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Why for ultimate data centre security, technology alone is not the answer

June 21, 2018 / Arturo Maqueo
SHARESHARESHARE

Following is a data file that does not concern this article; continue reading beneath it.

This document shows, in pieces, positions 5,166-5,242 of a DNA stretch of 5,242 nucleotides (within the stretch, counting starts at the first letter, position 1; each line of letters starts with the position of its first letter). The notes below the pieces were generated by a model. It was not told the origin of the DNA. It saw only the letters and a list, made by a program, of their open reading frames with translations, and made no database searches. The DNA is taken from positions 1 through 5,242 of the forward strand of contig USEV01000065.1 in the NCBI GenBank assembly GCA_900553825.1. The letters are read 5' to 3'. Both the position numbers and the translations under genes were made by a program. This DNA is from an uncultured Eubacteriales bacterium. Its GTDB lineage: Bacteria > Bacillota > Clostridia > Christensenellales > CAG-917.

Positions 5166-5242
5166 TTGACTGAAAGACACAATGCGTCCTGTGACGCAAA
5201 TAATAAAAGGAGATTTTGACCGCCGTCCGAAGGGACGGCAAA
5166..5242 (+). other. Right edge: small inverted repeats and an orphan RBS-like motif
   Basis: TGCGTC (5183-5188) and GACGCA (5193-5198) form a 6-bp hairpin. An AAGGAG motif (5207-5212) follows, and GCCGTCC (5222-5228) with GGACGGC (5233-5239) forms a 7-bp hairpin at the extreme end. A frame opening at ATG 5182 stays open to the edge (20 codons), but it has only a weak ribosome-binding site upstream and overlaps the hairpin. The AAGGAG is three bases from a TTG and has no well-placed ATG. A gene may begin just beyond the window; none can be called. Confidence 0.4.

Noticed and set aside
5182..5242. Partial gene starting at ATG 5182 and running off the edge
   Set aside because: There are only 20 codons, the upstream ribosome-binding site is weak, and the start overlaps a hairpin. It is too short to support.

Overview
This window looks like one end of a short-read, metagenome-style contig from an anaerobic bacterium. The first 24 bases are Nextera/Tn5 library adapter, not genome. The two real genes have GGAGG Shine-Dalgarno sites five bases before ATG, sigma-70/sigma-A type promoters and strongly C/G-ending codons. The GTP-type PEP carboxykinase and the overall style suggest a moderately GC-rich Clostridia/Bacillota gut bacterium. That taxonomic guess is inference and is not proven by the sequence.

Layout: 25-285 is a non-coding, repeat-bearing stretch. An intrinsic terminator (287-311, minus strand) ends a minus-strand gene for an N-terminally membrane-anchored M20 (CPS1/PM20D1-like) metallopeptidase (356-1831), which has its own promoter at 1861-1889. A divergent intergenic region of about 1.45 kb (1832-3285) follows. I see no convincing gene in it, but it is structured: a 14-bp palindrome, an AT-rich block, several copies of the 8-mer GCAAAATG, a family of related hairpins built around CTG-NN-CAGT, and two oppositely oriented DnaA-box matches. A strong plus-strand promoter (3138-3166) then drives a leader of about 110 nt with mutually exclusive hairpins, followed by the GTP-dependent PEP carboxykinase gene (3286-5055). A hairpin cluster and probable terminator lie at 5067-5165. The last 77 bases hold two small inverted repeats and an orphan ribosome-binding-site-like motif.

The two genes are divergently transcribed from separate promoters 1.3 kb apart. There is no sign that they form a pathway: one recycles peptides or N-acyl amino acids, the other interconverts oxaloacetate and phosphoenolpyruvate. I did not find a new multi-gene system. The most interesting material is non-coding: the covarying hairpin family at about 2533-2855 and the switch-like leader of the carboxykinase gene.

The security of data – and in particular people’s personal data – has been a hot topic in recent months. The EU’s rollout of new GDPR regulations; the Cambridge Analytica scandal; or the seemingly weekly revelations of financial institutions or consumer service providers which have had their databases hacked, are all examples most of us will be aware of. Less often discussed but just as important as the security of our data, is the security of the data centres that house it. And at first glance, identifying, reviewing and prioritising all the elements that a data centre must contain in terms of security would appear to be a very complex subject, depending on myriad variables including facility size, organisation type, service commitments, system complexity, customer requirements, the list goes on… However, independent of the variables mentioned above, in my view data centre security can be boiled down to just two areas – physical security and operational security.  And while both of these clearly depend to a great extent on technology, the single most important element is the establishment of appropriate policies, processes and operating procedures – and critically, of course, actually following them. Unfortunately, over the years I have seen many examples of security – both physical and operational – being seriously compromised through the lack of clear and well-defined security processes and procedures. And ironically, I have seen this most often in data centre facilities that had state-of-the art security equipment installed. For example, implementing the latest and most sophisticated biometric access systems does not, by itself, ensure that supposedly secure areas are actually secure and that access is fully controlled. On the contrary, I have witnessed unauthorised and unsupervised personnel wander in and out of secure areas at will. The failure here not being due to any fault with the access control equipment itself but to appropriate security protocols not being implemented or maintained.